Explore The Cultural Crossroads Of Turkey
Condé Nast Traveller India|December - January 2020
Explore The Cultural Crossroads Of Turkey
Feasting, faith and fresh discoveries at the cultural crossroads of Turkey.
Saumya Ancheri

“Is Istanbul always this beautiful?” I ask our guide Ekrem Korkmaz, who smiles back. The light suffusing Eminönü harbour is turning the pier incandescent; it seems to catch on to everything and hold tight. We hop on the ferry to Üsküdar district on the Asian side of the city, which is split from Eminönü by the hyper-real, intoxicating blues of the Bosphorus Strait.

The half-hour ride is the difference between Asia and Europe—or, as celebrated Ottoman architect Mimar Sinan may have put it, between the sun and the moon. Approaching Üsküdar, my eye fixes on Mihrimah Sultan Mosque, shining white like a beacon by the jetty. The mosque was built by Sinan on commission from Suleyman the Magnificent, the longest-reigning sultan of the Ottoman Empire. It was made for his daughter Mihrimah, whose name means ‘sun and moon’.

As the story goes, Sinan was in love with the princess and later quietly built a twin mosque on the European side. It’s said that on her birthday on 21 March, the sun sets behind this mosque just as the moon rises behind the Asian one. Legend or not, the romance of it gives me goosebumps.

We encounter legends everywhere on our weeklong trip. In southeastern Anatolia, we traverse land linked to the Garden of Eden, in the Fertile Crescent where Abraham, father of three monotheistic religions, was born. On a cruise to the dam-drowned medieval city of Old Halfeti, we pass a castle where St John is said to have made copies of the Bible and hidden them. A few hours later at Mount Nemrut, we watch the sun rise over a spectacular, crumbling tomb built by a king who equated himself with the gods. We pause in Konya in central Anatolia, home to Sufi poet Rumi. We finish at Istanbul by the Bosphorus, which Greek mythology’s Jason and Medea sailed in search of the Golden Fleece.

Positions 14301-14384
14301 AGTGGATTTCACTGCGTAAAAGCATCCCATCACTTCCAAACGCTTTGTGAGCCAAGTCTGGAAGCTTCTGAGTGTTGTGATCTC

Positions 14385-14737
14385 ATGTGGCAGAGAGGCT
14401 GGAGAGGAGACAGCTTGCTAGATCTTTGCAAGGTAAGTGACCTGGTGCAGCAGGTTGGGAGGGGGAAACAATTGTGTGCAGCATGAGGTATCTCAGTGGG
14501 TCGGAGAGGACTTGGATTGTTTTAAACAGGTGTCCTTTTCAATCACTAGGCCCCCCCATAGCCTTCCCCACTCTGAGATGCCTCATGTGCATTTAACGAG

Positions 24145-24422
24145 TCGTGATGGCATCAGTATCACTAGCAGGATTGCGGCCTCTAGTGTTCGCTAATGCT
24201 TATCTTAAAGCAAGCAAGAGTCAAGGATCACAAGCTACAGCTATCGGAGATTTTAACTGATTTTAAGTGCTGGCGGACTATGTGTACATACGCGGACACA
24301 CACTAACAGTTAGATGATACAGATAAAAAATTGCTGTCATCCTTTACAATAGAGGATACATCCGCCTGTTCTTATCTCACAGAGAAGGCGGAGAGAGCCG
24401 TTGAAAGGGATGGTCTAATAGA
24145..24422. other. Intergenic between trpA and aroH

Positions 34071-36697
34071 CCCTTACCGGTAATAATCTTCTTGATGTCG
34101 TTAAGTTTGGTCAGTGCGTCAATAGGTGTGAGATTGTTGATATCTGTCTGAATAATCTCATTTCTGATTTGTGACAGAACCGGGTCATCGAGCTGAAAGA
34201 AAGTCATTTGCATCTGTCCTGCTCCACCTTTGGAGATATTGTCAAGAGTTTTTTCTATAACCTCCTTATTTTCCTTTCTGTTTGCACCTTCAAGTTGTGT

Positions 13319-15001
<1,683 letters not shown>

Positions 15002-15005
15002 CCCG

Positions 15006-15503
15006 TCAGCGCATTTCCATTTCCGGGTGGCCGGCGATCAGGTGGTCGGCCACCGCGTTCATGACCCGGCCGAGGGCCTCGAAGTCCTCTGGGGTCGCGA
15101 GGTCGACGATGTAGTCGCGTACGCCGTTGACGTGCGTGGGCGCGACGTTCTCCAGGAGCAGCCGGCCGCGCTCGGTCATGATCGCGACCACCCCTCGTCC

As we explore these places, which have been buzzing since the beginning of civilisation, I realise Turkey is at the centre of many stories we tell about ourselves. But there are fresh discoveries, too, so the narrative keeps changing. This land is sacred to Muslims, Christians and Jews, but the world’s first temple—from 11,000 years ago—was discovered here at Göbekli Tepe only recently.

We read so much of Turkey in the news, but it’s only a shadow of what this country holds. A land so ancient comes with constant paradox: historic and modern, light and dark, Asian and European influences. New in Istanbul is the world’s largest airport terminal and also the gradually restored frescoes of the Byzantine-era Chora Church, which come to light seeming baked in gold.


I did actually fly into Istanbul from southeastern Anatolia with a carpet. It was stowed on the plane and was most likely made in a factory by Syrian refugees. Gaziantep, a UNESCO creative city of gastronomy and world capital of machine-made carpets, is also impressive in having taken in five lakh refugees, most of whom have moved out of the camps and integrated with the city. It’s only a 30-minute ride to the border, and inhabitants remember a time when they could easily cross over on holiday.

Our day in Gaziantep is incredibly varied. After a sumptuous Turkish breakfast of fruit preserves, cheeses, salads, dips, breads, pastries and eggs at Orkide (orkidepastanesi.com), we stop at the world’s largest mosaic museum, then a hammam museum and a culinary museum. We stumble upon a prewedding street party en route to a traditional bazaar filled with old tunes playing off a gramophone. That evening, I enter Kurtulus Camii mosque, feeling a bit uneasy with some news from Kashmir. Its stone facade glows with the rose gold of sunset. Two ladies shuffle out, leaving us alone.


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December - January 2020